Louis Rosier

From the Auvergne region in central France Rosier was the son of a wine merchant and started out driving his fatherís truck before becoming an apprentice in a garage. He competed on motorcycles in hillclimb events, starting in 1927 with a Harley-Davidson, and then opened up his own garage - he enjoyed Renault and Talbot concessions - and a transport company in the city of Clermont-Ferrand. In 1938 he tried his hand at car racing with a few hillclimbs and a run in the Le Mans 24 Hours.

During the war he worked with the Resistance in his region and his wife and daughter were taken hostage and sent to Germany. After the war Rosier travelled to Germany to find them. In 1946 he went back to competition with a Talbot, beginning with the Monte Carlo Rally. He then acquired a Lago-Talbot Grand Prix car and began taking part in French national races, of which there were many at the time. His first major victory came at Albi in 1947 and at Forez in 1948. In 1949 he won the Belgian Grand Prix and the French Championship, a title he would win for the next four years.

In 1950, sharing a Talbot Lago with his son Louis, he won the Le Mans 24 Hours and later that summer won the non-championship Dutch Grand Prix (a feat he repeated the following year). He became a Lago-Talbot factory driver for some years and was a competitor in the very first round of the Formula 1 World Championship, finishing fifth at Silverstone and third in both the Swiss and Belgian Grands Prix. In 1951 the Talbots were beginning to run out of steam but he still won the non-championship Dutch race. For 1952 he switched to a Ferrari 500 and continued to be a strong contender for the next two seasons. He went on racing F1 cars but also turned to sports cars and rallies, including a run in the Carrera Panamericana in 1953, and began trying to promote the idea of a racing circuit at Charade. At the end of the 1956 season he spun his Ferrari sports car at the Ascari corner at Le Mans during the Coupe du Salon event. The track was wet but the car dug in and overturned and Rosier suffered serious head injuries from which he died three weeks later in hospital in Neuilly-sur-Seine.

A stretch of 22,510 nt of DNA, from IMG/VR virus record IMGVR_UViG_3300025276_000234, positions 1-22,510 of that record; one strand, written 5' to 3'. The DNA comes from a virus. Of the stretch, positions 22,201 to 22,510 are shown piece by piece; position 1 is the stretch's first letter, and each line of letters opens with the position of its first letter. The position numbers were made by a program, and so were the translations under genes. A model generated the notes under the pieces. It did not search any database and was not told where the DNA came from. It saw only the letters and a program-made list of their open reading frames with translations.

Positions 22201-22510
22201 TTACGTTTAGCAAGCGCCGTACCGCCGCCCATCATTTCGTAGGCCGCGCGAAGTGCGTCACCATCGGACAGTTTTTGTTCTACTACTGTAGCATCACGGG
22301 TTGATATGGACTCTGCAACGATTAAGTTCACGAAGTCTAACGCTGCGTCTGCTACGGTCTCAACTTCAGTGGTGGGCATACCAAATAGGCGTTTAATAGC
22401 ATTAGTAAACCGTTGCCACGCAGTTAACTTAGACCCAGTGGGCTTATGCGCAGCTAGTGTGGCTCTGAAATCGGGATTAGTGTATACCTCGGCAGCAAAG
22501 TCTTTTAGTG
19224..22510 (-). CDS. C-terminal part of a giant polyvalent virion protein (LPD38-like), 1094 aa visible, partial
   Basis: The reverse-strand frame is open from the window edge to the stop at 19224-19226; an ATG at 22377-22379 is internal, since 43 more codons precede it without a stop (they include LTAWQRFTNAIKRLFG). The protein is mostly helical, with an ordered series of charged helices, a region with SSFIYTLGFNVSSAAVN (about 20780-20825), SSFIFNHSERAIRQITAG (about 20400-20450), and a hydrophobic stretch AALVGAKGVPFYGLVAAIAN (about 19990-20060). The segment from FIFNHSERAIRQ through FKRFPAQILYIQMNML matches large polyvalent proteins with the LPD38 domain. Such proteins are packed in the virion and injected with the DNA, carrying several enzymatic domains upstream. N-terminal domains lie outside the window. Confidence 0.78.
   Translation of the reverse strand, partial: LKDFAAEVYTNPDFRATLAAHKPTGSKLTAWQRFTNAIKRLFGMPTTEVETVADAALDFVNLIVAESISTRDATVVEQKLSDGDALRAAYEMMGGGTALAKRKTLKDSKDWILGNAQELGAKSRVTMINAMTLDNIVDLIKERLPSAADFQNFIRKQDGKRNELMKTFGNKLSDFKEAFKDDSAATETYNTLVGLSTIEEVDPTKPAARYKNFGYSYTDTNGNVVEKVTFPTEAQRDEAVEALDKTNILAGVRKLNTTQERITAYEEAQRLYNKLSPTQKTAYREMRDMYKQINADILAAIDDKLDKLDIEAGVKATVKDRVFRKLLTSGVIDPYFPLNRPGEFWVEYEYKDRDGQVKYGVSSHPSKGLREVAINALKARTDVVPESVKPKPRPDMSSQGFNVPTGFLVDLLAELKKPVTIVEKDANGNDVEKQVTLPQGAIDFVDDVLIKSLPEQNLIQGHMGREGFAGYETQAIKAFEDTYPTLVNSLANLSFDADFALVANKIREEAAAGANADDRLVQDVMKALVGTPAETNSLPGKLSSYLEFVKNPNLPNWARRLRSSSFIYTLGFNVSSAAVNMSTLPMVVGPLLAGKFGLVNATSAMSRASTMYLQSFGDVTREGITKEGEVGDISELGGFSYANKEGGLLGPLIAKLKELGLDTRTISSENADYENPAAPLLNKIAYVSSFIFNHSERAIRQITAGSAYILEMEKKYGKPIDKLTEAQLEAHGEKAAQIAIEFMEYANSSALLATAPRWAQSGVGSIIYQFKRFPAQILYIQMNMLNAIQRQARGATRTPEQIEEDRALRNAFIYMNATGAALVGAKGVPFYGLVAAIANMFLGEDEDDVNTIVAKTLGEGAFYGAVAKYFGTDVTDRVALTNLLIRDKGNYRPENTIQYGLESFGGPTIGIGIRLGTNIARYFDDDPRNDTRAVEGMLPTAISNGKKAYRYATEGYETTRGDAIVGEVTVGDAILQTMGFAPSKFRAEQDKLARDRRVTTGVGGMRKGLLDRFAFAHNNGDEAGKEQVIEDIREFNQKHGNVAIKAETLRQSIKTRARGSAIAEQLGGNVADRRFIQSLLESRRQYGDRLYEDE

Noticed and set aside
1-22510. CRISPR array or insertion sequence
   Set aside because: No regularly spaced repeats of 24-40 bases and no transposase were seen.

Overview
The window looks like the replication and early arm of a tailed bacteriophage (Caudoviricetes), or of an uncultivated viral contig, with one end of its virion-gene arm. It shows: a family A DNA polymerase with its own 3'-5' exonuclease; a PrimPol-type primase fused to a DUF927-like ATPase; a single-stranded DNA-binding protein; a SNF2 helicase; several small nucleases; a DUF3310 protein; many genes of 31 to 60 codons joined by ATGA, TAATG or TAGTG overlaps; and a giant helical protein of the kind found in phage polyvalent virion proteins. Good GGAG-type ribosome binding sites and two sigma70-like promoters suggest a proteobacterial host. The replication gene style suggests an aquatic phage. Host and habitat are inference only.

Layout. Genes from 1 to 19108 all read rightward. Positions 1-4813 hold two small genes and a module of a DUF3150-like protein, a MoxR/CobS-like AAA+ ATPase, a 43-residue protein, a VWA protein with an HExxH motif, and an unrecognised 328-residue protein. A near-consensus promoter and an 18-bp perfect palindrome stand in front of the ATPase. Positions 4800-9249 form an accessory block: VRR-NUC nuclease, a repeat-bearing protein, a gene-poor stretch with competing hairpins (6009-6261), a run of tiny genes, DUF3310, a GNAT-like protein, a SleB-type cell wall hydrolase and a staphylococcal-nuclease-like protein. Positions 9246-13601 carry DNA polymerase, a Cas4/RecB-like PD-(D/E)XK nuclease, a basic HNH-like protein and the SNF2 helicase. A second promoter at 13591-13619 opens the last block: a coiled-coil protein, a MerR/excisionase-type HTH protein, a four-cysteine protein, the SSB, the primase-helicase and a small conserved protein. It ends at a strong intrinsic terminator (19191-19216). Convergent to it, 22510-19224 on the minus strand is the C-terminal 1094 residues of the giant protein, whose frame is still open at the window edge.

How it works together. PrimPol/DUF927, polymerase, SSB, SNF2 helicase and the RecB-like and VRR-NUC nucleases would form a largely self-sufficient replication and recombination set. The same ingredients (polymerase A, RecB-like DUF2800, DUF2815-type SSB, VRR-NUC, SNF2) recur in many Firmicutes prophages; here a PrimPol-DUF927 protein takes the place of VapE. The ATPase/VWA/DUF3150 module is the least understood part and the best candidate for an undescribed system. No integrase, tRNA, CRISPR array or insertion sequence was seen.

The circuit at Charade was initiated in 1958 and later became the home of the French GP. The modern Charade race track bears his name.